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September 19, 2014 / 24 Elul, 5774
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Posts Tagged ‘Vancouver’

Toronto Transit Rejects Anti-Israel Ads

Tuesday, October 22nd, 2013

It happened in New York City and Washington, D.C.  It happened in Denver and in Los Angeles. Transit agencies accepted virulently anti-Israel and misleading ads for billboards and posters.  In a few places, and only after great expense and perseverance, some of those billboards were removed, or at least countered.

But in something that seems to happen with increasing frequency these days with respect to Israel, Canada has once again pulled ahead of its southern neighbor in exercising prudence, obviating the need for private individuals to duke it out with the Israel haters. At least that’s the case in Toronto.

Here’s what happened:

Last week the Toronto Transit Commission rejected what it determined were inaccurate and misleading anti-Israel ads.

The ads were placed by the group Canadians for Justice and Peace in the Middle East.  CJPME looks to be very much a Jewish Voice for Peace clone – all anti-Israel, all the time.  In fact, the ads that were submitted to the various Canadian transit systems were the same as ads that were placed in several places in the U.S., including on transit signs in parts of outer New York City. Those ads were largely sponsored by a comrade-in-arms group of JVP, the Committee for Peace in Israel and Palestine.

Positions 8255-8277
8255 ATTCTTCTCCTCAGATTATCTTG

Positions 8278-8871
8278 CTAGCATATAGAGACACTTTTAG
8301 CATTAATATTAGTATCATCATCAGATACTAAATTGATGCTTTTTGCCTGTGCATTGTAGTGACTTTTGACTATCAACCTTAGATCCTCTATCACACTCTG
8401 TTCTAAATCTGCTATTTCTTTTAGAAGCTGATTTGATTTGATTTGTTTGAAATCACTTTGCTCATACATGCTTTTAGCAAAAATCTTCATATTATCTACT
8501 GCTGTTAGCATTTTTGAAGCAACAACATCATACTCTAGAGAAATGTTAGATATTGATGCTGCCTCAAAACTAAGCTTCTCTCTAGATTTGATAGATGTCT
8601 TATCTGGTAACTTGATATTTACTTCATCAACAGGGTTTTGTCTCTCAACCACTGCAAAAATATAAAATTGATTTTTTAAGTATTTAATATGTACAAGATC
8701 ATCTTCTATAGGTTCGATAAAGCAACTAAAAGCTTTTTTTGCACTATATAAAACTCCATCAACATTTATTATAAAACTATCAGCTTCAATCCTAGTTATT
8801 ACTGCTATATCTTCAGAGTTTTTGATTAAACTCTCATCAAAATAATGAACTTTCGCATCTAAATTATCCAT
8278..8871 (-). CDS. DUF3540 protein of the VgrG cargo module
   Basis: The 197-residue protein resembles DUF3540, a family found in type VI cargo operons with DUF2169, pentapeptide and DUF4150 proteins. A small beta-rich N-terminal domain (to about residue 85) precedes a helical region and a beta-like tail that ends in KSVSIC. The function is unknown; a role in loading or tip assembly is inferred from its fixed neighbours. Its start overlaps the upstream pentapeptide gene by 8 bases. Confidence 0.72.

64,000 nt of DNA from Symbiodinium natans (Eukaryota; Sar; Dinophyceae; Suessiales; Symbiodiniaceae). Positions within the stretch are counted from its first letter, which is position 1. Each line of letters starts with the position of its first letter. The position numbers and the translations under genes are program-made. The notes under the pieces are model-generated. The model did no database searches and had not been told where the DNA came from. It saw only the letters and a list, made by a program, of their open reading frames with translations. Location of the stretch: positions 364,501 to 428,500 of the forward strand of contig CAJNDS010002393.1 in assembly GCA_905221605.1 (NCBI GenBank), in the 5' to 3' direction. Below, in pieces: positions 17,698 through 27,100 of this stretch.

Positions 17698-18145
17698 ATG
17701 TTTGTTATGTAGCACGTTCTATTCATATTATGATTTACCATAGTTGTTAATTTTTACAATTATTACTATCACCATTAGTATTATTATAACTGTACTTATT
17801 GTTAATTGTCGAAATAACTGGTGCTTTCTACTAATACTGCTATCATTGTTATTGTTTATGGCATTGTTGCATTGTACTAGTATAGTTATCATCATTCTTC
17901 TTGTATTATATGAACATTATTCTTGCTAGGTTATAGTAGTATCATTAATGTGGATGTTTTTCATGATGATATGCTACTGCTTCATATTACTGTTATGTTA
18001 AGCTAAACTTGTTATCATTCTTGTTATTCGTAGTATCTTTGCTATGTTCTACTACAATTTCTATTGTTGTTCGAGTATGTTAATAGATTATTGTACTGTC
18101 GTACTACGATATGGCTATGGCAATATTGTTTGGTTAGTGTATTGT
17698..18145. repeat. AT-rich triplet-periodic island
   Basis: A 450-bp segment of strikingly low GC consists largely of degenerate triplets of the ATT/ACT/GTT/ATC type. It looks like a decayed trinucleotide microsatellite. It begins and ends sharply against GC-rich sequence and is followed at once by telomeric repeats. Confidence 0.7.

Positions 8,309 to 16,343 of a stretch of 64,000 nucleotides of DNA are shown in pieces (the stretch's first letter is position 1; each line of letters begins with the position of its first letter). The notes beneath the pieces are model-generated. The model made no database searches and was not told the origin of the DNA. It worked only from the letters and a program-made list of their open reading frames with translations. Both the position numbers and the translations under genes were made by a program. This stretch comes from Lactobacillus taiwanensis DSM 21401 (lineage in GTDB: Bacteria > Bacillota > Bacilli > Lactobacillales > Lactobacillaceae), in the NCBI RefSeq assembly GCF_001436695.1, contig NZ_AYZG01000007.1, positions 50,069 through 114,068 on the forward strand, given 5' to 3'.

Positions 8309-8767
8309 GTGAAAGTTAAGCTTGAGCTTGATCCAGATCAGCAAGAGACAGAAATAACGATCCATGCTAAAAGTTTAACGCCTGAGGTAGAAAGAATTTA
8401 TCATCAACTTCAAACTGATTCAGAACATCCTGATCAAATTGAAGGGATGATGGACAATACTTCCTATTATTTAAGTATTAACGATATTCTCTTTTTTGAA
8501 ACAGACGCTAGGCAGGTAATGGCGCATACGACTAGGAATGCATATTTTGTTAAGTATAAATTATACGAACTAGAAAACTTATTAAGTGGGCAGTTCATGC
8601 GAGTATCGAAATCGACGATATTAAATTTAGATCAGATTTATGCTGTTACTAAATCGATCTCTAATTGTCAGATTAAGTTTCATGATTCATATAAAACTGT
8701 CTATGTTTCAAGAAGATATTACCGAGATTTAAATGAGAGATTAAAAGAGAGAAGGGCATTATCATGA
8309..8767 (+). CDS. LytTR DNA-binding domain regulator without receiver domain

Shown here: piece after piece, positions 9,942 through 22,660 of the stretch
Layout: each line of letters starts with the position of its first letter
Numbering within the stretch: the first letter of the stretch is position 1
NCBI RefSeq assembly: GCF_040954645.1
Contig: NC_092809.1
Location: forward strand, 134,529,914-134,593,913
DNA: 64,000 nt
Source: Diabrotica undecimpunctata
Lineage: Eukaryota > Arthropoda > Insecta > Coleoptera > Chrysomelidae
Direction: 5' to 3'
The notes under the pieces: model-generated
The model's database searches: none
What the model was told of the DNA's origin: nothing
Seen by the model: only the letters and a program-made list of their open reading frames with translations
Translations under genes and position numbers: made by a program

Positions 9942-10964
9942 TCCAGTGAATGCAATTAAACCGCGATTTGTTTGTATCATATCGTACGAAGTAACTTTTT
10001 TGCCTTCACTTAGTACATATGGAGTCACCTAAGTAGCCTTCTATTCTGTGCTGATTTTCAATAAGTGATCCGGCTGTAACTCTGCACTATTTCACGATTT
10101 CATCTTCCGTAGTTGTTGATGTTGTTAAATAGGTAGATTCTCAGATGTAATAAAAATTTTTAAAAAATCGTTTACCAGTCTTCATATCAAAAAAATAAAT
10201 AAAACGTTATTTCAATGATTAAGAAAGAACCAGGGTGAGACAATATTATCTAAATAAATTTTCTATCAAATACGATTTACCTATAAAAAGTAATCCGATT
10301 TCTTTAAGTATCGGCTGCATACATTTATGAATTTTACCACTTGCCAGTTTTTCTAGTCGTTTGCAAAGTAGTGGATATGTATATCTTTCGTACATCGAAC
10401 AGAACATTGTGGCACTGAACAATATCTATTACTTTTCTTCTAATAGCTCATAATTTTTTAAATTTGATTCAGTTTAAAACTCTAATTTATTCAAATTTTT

The same “disappearing Palestine” theme also appeared in the fall of 2011 as part of the Starbucks Digital Network newsfeed through Starbucks Wi-Fi, which the Simon Wiesenthal Center protested at the time.

The general idea for the proposed Toronto ads tracked a series of ads that ran in a Vancouver, Canada transit station and on 15 Vancouver buses.  Those ads show 4 maps, allegedly revealing Israel as a voracious land grabber whose territory increases steadily over time, in direct proportion to a mythical state called Palestine.  The Palestine Awareness Coalition paid for the Vancouver ads.

According to the Canadian Jewish News, CJPME president Thomas Woodley told a Canadian Jewish magazine that his group raised $35,000 from private donors to run the ads in Toronto and other Canadian cities.

“We congratulate the TTC for making the right decision in rejecting the ads,” said Frank Dimant, CEO, B’nai Brith Canada. “They carefully reviewed their own rules and put the ad into historical context to find that it was misleading and inaccurate and could lead to hatred or violence against supporters of Israel and the Jewish community in particular.”

“We applaud them for the thoughtfulness that they brought to this issue and their strong stance for a fair reading of their advertising policy. In properly interpreting the law on free speech to understand that it does not include the right to spread false information, the TTC has not allowed itself to fall prey to the false anti-Israel propaganda campaign.”

While Vancouver permitted the ads to run, the Toronto Transit Commission rejected those ads.  Here are the standards both entities were required to apply, Section 14 of the Canadian Code of Advertising Standards: